When the Coasian solution is difficult to implement, generally because of bargaining problems or informational aysmmetry, the government can step in a bigger way.

First:  The government can mandate that firms not be allowed to pollute more than a certain amount or fish more than a certain amount or hunt more than a certain amount.  Associations can also take the role of government in order to say, prevent over-fishing, though it’s often harder for a non governmental association to enforce these kinds of mandates.  Mandates are most enforceable when there’s jailtime associated (not just a shell company going bankrupt), though that tends to be unpopular.

Second:  The government can tax things like pollution or things that cause pollution.  Think gasoline taxes or hunting fees.

Third:  The government can subsidize companies to not pollute or to not fish etc.  This option tends to be the most popular with industry.

All of these methods have situations in which they work better or worse than the other solutions.  With nuclear waste, you want a mandate because even a little bit of waste is bad.  With air pollution you might want a tax or subsidy or cap and trade system.  The government can make money with taxes or by selling property rights in a Coasian situation.  Companies tend to lobby for subsidies which makes them more politically feasible.

So the short answer is:  yes, government can subvert the tragedy of the commons.  Market failure is why there is an economic role for government and the tragedy of the commons is one of the causes of a main source of market failure (negative spillovers).  But we need political will for it to work.

Ask the grumpies: Privatizing nation’s air controllers?

Crone asks:

opinion on privatizing our nation’s air controllers. I oppose but was told the whole system should be moved to computer based GPS system and then Highways in the Sky for planes could be free form making flights faster and private industry can do this more rapidly than government. (I was in social situation so could not say I have never known a single computer system that did not ‘go down’ or ‘have ‘undocumented features ‘ so how would that work…) The topic of pipelines that ‘will not fail but ALL LEAK at some time’ had already come up.~~ I had been assured I was wrong on that point and ignorantly female. SO, back to air controllers: If this would be profitable for private companies to do why isn’t it done profitably or better by public government?

OMG, the WORST IDEA. OMG OMG OMG.

Well, it’s only the WORST IDEA if you think that airplane passengers are more important than prisoners. If you think prisoners are people too and should have rights, then privatizing prisons is actually the worst idea and this is only second worst. I guess there’s also privatizing foster care systems… if you think all people are equal then that might be slightly above air traffic control but still below prisons in potential harm done by privatization. (Foster care systems empirically aren’t as bad as prison systems, even though the potential is there to be as bad. This has to do with better state oversight.)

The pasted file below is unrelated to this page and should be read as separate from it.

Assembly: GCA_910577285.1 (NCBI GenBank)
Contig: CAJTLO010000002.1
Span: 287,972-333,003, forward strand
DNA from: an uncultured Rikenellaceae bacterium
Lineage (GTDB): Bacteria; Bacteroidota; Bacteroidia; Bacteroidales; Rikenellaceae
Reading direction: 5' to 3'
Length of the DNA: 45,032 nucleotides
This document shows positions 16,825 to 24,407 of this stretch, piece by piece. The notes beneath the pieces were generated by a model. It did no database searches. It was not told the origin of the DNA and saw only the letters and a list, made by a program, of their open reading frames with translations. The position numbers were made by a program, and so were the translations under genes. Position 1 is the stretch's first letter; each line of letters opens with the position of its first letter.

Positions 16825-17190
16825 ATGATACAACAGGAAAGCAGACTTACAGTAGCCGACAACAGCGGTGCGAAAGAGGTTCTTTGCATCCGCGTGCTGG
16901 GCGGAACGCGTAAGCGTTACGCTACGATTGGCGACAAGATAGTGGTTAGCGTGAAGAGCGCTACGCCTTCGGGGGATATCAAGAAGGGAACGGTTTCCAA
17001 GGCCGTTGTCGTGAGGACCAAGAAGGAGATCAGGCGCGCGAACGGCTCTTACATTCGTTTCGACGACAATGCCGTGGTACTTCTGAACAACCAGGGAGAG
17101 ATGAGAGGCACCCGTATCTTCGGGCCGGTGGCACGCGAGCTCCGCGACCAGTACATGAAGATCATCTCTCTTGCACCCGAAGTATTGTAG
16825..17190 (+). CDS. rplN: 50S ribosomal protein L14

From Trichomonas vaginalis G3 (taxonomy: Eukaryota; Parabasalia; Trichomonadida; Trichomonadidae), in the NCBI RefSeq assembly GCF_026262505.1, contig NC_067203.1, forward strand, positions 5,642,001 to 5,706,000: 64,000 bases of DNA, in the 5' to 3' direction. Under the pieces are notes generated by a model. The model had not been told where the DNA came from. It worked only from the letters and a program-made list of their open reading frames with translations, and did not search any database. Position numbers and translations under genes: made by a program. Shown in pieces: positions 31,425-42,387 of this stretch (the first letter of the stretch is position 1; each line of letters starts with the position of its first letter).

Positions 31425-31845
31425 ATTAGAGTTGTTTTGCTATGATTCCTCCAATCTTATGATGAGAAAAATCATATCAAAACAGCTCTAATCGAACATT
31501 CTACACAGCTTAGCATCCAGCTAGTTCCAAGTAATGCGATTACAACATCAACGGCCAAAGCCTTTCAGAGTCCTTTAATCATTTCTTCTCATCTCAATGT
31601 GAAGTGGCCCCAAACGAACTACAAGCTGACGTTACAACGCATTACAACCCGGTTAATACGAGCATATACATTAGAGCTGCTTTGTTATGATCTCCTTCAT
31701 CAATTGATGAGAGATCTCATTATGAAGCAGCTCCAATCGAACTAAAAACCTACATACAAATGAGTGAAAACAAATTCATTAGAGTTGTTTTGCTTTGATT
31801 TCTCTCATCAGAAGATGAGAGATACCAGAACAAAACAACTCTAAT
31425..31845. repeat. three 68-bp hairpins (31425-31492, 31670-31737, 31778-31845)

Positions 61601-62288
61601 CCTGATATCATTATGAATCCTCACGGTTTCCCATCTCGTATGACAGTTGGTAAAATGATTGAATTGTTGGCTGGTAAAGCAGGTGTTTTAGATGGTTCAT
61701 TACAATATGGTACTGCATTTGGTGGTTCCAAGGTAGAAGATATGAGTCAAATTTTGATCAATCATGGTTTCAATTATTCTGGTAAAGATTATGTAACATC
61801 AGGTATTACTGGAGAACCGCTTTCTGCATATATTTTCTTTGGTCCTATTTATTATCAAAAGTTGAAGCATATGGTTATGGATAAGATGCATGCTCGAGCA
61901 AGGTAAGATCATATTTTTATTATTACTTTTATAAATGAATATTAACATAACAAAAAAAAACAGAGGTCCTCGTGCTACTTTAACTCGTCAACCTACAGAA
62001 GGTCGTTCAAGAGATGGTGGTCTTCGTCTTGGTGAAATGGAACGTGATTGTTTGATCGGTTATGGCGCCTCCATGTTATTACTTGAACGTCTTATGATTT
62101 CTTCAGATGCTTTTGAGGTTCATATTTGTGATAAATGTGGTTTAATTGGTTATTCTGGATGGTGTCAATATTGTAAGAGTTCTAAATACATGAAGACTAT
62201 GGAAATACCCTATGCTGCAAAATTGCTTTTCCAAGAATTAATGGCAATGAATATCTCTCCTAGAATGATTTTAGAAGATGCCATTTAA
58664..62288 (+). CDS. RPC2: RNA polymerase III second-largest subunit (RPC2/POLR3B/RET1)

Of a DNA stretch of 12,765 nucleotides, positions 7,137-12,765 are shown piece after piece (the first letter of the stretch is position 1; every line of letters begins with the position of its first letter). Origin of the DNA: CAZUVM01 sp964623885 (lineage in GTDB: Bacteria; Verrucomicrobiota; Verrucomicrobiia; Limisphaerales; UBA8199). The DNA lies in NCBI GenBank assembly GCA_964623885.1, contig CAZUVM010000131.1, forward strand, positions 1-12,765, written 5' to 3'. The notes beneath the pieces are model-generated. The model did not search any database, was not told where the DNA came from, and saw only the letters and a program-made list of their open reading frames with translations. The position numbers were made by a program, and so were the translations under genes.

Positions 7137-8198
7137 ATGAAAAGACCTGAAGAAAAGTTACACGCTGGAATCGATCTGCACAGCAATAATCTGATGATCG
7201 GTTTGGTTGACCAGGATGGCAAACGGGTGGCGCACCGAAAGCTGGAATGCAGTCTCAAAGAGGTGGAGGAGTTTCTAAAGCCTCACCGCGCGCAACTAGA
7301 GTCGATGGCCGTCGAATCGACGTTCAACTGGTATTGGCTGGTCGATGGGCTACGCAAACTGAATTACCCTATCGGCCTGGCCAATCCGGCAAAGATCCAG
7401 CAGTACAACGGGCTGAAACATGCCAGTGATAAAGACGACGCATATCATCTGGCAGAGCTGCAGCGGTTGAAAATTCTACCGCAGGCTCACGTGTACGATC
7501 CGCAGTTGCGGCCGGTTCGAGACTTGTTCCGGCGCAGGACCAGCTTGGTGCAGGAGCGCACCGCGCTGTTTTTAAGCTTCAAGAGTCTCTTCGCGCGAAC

I had a section on privatizing public systems in one of my classes last semester and students brought in stuff– if I’d known it would come up as an ask the grumpies I’d have taken a picture of the whiteboard commonalities of when it works and doesn’t that we came up with. It can be ok, but it depends on a lot of stuff and it really shouldn’t be something where you know, people could die.

Ugh, so no, not you being ignorantly female. There’s a reason there’s a role for government for various systems.

We generally think that there is a potential role for government intervention when there is market failure in the competitive markets.  One form of market failure comes from monopolies.  Something like air-traffic control is what we call a “natural monopoly”– natural monopolies occur when it just doesn’t make sense for more than one company to be in one market.  A lot of utilities are in this kind of situation– where it doesn’t make sense for two companies to lay down pipes or what-have-you.  (You can also have government-private partnerships, where, for example, the government owns the rail-lines but allows different companies to pay to use them.)  Air traffic control is an example of a natural monopoly.  At an airport, it makes sense for only one company to do the air-traffic control.  Any more could lead to planes, for example, hitting each other.

The government in this situation could still allow private contractors to bid on the ability to be that one company doing all the air traffic controlling.  Unfortunately, air traffic control benefits a lot from experience and there are switching costs when an old company leaves and a new one takes its place.  Those switching costs could lead to not just inefficiency but also death.   Finally, oversight is really important with privatization.  Unlike the government, companies can just go out of business when they cut costs so much that people die, so they don’t have as much of an incentive to stay safe when it means cutting into profits.  Government can combat that by making it costly for them to cut corners before someone ends up dead, but that oversight comes at a cost.  Those costs could be large enough (and the possibility of bribes could be high enough) that it makes sense for the government just to do it itself.